Six Nations bosses have opened an investigation into the chaotic scenes at the end of the France-Wales game in Paris on Saturday.
Wales' interim head coach Rob Howley said the "integrity of the game had been brought into disrepute" after France replacement prop Uini Atonio went off for a head injury assessment, with starting tighthead Rabah Slimani then returning during a remarkable 20 minutes of second-half stoppage time.
Slimani had earlier been replaced but the France team doctor insisted that Atonio needed an HIA, therefore allowing Slimani to go back on as France laid siege to Wales' line through a series of scrums.
Launching an investigation into the incident, a Six Nations Rugby statement, issued on Sunday, read: "SNRL is aware of concerns about the head injury assessment that took place towards the end of the match and is looking into the matter.
"No further comments will be made until the closing of the citing window and the conclusion of the enquiry."
Wales conceded a try and 100th-minute conversion to lose 20-18 at the Stade de France and centre Jonathan Davies claimed the events "just didn't seem right".
Davies said: "It was a very long extra time, if you call it that. It's a tough pill to swallow. It was disappointing how it ended. Of course, if the prop is complaining about a head injury, player welfare is important. It just didn't seem right, in my opinion."
Howley, meanwhile, did not hold back in his assessment of what he felt took place.
"What happened in the last 10 minutes of that game shouldn't ever happen again on an international rugby field," he said. "The process leading up to the change of the French tighthead, the way that occurred, we love our game too much to have those decisions. It is hugely disappointing.
"The process that occurred prior to him warming up before going back on, one of their (France's) coaches went outside the technical area, had a word with their doctor and within a minute of that, he went on and took their tighthead off.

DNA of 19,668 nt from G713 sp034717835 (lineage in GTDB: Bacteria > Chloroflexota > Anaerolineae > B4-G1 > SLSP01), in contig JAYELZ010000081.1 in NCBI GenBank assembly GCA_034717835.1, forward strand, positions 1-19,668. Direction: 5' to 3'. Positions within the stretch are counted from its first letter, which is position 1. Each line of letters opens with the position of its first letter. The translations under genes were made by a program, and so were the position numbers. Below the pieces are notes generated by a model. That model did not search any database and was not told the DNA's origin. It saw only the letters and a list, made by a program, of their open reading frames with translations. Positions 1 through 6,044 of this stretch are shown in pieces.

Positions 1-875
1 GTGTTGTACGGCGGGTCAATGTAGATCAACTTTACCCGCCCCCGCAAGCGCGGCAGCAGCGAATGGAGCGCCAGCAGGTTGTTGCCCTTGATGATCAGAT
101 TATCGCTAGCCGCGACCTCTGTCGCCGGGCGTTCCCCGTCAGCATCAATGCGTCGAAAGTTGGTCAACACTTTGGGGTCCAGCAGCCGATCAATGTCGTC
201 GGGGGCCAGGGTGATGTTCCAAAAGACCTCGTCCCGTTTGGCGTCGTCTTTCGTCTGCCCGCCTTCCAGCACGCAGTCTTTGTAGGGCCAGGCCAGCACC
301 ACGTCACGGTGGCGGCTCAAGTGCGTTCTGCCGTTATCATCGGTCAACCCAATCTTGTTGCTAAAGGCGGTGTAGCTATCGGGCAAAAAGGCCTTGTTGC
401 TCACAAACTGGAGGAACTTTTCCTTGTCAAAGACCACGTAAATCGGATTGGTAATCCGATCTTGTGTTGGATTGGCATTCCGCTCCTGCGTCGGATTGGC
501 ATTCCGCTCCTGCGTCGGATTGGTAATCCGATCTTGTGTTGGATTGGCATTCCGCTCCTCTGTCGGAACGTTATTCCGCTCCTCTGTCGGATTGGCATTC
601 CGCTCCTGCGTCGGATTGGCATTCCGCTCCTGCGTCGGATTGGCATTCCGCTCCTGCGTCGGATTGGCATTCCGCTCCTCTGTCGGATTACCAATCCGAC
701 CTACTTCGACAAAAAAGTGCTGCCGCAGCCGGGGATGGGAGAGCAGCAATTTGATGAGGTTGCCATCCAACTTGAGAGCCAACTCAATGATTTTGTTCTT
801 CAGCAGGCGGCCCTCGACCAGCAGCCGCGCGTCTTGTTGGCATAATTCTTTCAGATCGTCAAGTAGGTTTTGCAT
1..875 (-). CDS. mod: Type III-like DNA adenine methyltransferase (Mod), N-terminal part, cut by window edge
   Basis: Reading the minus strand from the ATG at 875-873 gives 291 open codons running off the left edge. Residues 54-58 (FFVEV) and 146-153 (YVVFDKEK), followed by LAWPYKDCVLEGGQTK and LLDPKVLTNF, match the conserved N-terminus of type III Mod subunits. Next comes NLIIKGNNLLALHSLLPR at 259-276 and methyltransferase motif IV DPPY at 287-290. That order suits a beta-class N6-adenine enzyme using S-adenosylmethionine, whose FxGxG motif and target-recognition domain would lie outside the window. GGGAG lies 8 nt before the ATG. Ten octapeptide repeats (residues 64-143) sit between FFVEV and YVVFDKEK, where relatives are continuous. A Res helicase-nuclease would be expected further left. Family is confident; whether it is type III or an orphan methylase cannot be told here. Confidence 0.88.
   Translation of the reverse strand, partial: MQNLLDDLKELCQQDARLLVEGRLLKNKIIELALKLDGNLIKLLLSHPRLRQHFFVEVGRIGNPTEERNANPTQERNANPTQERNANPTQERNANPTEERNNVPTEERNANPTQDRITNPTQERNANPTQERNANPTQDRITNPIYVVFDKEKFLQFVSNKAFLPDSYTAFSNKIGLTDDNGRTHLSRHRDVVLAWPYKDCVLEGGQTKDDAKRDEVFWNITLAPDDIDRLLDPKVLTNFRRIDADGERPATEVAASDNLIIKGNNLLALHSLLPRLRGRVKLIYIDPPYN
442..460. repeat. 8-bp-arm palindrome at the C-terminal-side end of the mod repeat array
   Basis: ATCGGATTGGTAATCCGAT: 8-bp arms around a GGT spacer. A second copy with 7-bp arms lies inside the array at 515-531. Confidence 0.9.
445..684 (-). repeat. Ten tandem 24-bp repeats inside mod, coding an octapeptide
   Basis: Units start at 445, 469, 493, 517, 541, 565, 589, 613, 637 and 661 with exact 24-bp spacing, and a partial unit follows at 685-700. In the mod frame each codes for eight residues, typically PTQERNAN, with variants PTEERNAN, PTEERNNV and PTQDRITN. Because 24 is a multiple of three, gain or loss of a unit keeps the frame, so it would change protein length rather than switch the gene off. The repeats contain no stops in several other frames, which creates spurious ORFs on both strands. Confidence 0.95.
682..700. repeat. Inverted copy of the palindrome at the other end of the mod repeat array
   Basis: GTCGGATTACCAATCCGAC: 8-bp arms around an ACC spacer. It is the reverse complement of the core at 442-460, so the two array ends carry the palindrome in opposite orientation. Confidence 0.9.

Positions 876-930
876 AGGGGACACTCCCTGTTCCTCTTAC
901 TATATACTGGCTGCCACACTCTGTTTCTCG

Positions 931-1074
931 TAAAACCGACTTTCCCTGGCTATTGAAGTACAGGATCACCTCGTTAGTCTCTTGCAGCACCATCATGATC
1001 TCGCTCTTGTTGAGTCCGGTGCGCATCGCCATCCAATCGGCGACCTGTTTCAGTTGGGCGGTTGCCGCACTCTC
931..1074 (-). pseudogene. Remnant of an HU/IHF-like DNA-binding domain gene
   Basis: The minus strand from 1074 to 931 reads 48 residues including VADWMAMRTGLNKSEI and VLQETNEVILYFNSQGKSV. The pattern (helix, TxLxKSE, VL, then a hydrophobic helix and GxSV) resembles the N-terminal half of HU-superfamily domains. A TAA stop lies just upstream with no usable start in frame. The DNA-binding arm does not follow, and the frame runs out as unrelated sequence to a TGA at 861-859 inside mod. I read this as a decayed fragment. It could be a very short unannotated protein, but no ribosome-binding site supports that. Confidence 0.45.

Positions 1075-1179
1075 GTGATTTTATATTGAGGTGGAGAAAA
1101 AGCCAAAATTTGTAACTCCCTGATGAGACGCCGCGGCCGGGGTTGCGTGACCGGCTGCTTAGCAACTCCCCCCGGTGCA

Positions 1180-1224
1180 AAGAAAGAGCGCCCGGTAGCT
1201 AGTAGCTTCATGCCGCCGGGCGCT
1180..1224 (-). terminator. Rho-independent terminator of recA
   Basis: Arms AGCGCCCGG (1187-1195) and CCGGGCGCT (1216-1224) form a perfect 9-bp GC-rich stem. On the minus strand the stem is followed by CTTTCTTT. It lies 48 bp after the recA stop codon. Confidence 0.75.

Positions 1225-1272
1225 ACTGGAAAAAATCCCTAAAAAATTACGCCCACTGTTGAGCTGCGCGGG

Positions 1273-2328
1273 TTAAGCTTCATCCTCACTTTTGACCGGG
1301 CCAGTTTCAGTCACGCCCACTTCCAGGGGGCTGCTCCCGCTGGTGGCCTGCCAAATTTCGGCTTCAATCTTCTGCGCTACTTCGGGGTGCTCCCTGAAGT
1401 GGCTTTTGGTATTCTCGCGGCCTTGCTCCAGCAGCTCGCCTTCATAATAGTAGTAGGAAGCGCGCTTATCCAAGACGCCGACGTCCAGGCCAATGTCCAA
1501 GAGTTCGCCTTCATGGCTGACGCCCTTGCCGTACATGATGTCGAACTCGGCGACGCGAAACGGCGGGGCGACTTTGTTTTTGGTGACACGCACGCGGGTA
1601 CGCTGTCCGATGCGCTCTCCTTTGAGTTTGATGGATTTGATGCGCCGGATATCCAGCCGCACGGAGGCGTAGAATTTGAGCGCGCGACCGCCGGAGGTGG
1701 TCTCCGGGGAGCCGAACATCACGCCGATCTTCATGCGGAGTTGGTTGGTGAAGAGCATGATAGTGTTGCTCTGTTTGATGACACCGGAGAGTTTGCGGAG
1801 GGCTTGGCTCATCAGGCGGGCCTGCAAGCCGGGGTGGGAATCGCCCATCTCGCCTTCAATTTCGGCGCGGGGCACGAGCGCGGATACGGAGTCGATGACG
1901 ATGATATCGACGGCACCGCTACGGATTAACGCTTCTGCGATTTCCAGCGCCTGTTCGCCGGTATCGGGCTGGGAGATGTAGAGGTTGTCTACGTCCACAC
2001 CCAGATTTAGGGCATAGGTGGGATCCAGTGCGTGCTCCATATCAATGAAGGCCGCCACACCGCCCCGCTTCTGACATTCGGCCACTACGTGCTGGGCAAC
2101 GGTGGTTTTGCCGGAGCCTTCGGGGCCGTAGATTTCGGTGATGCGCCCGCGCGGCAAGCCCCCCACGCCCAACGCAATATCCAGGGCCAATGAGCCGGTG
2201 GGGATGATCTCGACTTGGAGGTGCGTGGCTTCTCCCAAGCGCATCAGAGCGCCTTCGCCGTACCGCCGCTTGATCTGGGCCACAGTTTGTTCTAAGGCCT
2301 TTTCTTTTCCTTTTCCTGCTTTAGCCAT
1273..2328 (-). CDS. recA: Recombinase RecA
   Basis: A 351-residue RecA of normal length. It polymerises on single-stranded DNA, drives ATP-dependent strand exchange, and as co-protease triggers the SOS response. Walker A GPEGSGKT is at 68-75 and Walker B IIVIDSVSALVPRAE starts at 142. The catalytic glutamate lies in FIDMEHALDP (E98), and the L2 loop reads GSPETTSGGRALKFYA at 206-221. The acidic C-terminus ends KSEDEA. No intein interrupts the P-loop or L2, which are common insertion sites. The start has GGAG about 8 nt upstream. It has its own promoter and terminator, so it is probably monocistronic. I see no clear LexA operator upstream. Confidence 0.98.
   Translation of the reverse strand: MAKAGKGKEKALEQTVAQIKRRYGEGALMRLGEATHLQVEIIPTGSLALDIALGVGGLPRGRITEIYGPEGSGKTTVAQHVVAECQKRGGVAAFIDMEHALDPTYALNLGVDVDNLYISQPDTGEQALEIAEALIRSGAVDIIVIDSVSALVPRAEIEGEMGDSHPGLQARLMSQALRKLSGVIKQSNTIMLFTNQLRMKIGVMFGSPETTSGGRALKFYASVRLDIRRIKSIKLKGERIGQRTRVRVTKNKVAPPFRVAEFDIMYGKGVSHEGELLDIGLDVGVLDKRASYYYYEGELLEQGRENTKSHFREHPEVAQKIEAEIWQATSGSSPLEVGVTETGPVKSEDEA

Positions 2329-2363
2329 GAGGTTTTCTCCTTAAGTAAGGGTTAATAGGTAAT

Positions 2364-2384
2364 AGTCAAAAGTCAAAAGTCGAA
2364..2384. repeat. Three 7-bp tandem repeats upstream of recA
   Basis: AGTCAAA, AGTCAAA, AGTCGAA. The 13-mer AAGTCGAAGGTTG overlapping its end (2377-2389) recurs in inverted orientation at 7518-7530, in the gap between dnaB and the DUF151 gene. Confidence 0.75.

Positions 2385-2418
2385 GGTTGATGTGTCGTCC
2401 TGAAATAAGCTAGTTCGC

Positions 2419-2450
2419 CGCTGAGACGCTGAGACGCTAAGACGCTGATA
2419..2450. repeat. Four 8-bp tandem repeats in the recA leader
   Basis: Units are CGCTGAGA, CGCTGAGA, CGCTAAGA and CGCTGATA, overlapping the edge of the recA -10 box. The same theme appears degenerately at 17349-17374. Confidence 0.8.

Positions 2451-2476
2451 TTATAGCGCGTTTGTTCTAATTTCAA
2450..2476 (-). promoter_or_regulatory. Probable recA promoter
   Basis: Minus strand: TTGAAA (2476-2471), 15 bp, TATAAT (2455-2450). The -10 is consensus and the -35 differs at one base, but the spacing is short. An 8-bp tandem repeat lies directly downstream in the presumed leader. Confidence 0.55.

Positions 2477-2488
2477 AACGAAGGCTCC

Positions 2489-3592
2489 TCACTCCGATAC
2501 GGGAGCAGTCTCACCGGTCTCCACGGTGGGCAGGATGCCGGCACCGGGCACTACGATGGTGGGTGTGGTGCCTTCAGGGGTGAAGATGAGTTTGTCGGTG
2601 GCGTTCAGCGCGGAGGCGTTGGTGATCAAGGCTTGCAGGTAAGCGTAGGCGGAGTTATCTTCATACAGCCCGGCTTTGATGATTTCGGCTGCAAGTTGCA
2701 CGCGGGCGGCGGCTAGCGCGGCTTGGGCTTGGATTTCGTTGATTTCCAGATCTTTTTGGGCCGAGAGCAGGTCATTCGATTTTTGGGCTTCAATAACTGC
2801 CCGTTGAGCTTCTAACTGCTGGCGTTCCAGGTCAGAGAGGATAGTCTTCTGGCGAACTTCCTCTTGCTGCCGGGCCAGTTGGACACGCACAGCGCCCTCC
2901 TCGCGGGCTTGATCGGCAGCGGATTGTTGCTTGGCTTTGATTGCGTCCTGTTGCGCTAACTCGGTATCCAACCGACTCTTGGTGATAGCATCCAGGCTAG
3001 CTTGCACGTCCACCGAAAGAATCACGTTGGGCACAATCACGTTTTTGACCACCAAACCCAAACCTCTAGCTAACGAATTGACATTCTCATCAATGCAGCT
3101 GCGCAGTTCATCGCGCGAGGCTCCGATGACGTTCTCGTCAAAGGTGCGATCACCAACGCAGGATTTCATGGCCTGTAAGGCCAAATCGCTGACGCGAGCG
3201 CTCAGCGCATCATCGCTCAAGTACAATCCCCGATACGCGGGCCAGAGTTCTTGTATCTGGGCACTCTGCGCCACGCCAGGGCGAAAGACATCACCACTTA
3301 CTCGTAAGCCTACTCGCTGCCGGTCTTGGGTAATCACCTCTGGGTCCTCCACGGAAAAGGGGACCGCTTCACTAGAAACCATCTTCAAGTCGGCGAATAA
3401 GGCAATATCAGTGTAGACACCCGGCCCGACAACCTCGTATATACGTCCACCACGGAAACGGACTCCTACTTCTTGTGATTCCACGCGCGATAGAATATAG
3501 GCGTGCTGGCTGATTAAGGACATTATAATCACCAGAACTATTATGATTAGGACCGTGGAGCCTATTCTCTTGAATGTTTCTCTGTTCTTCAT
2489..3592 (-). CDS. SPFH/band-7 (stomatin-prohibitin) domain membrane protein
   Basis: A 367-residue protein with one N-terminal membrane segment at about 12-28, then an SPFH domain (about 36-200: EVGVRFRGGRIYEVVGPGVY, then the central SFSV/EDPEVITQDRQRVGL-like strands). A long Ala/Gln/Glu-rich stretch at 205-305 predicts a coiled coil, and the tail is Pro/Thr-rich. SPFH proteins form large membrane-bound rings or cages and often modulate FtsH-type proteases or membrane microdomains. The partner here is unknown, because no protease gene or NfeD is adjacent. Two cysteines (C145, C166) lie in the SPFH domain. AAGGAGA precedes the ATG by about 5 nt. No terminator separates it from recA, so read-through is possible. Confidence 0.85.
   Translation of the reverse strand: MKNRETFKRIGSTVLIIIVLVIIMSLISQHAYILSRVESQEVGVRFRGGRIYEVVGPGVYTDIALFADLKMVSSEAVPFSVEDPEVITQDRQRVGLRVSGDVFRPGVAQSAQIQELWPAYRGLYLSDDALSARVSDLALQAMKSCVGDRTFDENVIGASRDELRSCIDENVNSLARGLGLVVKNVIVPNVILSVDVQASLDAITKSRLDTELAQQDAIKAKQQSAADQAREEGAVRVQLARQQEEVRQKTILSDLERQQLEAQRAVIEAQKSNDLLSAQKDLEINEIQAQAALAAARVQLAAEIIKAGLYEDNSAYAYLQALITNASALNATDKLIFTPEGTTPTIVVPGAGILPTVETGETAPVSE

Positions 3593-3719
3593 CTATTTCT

"The evidence suggests that it's not in the integrity of our game. The referee (Englishman Wayne Barnes) is told an HIA needs to take place, and he trusts that information. It wasn't his fault in the last 10 minutes. He has listened to a medic."
France - whose victory saw them finish third in the final Six Nations standings above fifth-placed Wales - could face disciplinary action if anything is proven against them.
Howley added: "We will look over the whole footage. A lot of it is on microphone as well. It is pretty obvious what happened. There is a technical area, and you are not allowed outside that technical area. Someone has come outside and the doctor has gone on to the field at a break in play. That is outside the laws of the game."
Asked to confirm that Wales had seen an official leave the technical area, brief the doctor and then the doctor run on to the field without going on to treat anybody, Howley said: "Yes. And in between that you can hear Wayne Barnes ask him (Atonio) if he's okay, and the player says 'I've got a sore back, I'm okay' and then the doctor comes on and the player goes off.
"I don't know what can be done because it is about the trust between management and referee. There is evidence to suggest the integrity of the game has been brought into disrepute."
Ultimately, Wales were left to reflect on a third defeat of the tournament and their worst Six Nations position since 2007.
Six Leigh Halfpenny penalties had put them in pole position to win the game, but 20 minutes of added time that also included Wales prop Samson Lee being sin-binned, then took centre-stage.
Reflecting on the tournament, Davies said: "I think we've shown in parts a lot of very good things. But you look at the England game - the end of that - the second half in Scotland and the start against France (Wales trailed 10-0 after 15 minutes), it just shows how important it is you play for 80 minutes.
"You can't switch off. We didn't come out of the blocks, and France did. There are a lot of positives to take away from the tournament, but there are also a lot of things we need to work on."